University and SAISD partner with city on digital literacy

University and SAISD partner with city on digital literacy

Innovative student-run help desk solution will also develop the tech talent pipeline.

A digital literacy initiative spearheaded by Texas A&M University-San Antonio and San Antonio Independent School District could become a national model for closing the digital divide. The Digital Inclusion Scholars Program and technology help desk component supports the broader Connected Beyond the Classroom (CBTC) initiative of the City of San Antonio to expand digital access for families by connecting communities with much-needed broadband services.

A twist to staffing the CBTC help desk is that students selected as Digital Inclusion Scholars will be trained and mentored by A&M-San Antonio help desk professionals to deliver quality, home-based broadband Internet access and support. Eligible A&M-San Antonio and high school students and school district adult learners will be trained in help desk, customer service, and basic computer skills necessary to solve common technology issues. The initiative will also help create a talent pipeline for careers in IT services by enhancing problem-solving skills necessary for successful employment in the workforce.

Future expansion of the pilot is expected to connect qualifying households in participating areas across Bexar County and strengthen home-based IT support for more than 25,000 students and their families, according to Dr. Carl Sheperis, A&M-San Antonio’s dean of the College of Education and Human Development. A $750,000 grant from USAA and $150,000 from Methodist Healthcare Ministries of South Texas, Inc. are supporting A&M-San Antonio to launch the help desk initiative and scale to neighborhoods across San Antonio.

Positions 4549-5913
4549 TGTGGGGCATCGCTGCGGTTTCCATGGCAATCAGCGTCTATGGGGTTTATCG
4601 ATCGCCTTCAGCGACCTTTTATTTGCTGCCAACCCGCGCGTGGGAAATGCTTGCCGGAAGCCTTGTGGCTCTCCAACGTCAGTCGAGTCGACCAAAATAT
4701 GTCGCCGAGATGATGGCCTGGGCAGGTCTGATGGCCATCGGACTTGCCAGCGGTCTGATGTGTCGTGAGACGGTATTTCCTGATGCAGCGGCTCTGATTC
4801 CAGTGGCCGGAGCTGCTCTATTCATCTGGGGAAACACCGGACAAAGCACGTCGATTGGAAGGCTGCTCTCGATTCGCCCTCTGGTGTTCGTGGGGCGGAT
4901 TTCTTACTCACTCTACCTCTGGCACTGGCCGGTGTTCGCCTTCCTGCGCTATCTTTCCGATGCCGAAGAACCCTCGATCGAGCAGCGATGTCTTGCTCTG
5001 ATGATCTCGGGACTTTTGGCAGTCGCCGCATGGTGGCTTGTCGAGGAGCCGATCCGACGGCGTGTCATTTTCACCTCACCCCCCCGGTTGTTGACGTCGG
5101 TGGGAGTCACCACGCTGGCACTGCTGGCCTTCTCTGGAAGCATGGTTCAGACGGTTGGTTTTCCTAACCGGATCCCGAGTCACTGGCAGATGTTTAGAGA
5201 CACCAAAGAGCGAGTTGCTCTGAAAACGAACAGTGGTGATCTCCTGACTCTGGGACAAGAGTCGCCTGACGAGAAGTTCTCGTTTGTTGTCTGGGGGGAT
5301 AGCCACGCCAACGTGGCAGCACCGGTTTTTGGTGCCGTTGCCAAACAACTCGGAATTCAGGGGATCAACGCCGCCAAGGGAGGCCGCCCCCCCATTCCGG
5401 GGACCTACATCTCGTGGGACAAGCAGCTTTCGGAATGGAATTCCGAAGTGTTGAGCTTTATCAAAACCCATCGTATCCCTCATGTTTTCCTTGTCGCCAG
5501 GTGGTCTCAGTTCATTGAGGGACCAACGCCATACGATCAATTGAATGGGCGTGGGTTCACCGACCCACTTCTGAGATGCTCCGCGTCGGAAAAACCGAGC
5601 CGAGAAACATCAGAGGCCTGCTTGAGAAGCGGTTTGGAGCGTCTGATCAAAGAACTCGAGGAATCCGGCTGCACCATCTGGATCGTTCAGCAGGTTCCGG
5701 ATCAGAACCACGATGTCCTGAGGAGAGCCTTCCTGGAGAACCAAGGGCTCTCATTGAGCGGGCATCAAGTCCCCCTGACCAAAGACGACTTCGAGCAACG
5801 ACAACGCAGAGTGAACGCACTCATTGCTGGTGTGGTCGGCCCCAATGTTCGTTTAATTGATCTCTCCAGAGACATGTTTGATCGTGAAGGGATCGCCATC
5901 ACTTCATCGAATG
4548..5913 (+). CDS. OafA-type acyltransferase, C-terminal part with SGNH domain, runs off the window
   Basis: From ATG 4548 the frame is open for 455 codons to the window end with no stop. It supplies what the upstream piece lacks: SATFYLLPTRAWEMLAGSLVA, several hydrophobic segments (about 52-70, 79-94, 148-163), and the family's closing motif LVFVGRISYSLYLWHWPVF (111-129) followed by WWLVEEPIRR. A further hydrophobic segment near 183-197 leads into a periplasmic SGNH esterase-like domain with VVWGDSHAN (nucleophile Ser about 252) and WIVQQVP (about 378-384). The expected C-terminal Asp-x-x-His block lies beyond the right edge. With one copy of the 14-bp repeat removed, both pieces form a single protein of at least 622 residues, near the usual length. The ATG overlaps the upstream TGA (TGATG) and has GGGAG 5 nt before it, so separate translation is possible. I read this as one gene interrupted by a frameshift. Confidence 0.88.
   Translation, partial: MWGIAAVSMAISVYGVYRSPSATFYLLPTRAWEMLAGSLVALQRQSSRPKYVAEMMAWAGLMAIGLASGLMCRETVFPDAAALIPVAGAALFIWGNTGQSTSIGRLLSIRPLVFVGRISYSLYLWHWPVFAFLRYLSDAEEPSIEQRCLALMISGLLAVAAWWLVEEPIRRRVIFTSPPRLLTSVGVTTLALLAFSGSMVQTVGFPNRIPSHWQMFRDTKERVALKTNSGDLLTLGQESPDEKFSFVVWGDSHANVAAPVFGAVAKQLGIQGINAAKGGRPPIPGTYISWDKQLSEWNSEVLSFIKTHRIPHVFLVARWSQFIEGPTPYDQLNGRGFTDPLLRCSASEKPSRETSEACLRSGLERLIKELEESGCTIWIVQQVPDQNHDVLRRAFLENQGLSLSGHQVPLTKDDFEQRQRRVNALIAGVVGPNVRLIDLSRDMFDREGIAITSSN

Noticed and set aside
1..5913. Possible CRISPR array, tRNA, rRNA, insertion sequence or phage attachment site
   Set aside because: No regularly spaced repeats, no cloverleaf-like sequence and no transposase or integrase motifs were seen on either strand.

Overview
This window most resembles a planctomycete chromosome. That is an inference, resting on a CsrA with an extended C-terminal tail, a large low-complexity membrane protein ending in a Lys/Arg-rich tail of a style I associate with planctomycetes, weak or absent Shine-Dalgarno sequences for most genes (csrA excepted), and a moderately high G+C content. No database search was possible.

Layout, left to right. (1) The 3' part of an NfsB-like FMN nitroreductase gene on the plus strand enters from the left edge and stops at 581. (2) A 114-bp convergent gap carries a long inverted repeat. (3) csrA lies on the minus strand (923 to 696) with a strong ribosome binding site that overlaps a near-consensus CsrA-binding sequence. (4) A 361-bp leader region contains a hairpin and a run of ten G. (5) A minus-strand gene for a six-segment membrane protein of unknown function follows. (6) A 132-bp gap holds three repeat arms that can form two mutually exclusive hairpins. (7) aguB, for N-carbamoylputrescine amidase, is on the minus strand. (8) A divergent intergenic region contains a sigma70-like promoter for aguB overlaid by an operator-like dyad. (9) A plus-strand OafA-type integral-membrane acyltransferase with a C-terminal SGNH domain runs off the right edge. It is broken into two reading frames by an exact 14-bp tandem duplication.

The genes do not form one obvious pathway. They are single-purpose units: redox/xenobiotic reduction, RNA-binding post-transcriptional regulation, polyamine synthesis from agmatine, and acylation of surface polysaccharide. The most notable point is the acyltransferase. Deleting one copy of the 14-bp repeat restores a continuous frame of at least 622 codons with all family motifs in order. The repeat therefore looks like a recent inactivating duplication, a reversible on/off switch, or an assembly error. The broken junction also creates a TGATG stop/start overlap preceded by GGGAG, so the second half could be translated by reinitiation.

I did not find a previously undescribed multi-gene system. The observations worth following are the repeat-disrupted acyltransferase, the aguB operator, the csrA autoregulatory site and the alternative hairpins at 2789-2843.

Data capture and analysis are factors in creating a sustainable and scalable model. In fact, part of the broader aim of the initiative is to measure impact and performance on learning to improve academic performance by at least one letter grade over the academic year and to increase confidence in technology use – with a goal of demonstrating a 90-percent mastery in digital literacy, said Sheperis. “We will continually analyze data related to the impact of the CBTC help desk and the Digital Inclusion Scholars Program across a broad array of areas including IT infrastructure, user functionality, student learning outcomes, operational management, access and community support,” said Sheperis. This will guide future investments, services and support to mitigate the digital divide and improve student performance.

Both the CBTC help desk and Digital Inclusion Scholars Program will provide A&M-San Antonio, the city and county agencies a process model that could be replicated beyond San Antonio, according to Sheperis. “These programs will be necessary to addressing future scenarios even beyond the pandemic.”

“Programs like the Connected Beyond the Classroom help desk and Digital Inclusion Scholars Program are at the forefront of digital inclusion in our communities and establish a foundation for increasing parent engagement in the student learning process,” according to Pedro Martinez, superintendent of San Antonio ISD. “We are excited to be partnering with A&M-San Antonio and the City of San Antonio as we influence the future of digital literacy and career paths.”

Connected Beyond the Classroom recently received a “Smart 50” Award in recognition of its innovation and broad impact. See the news story here.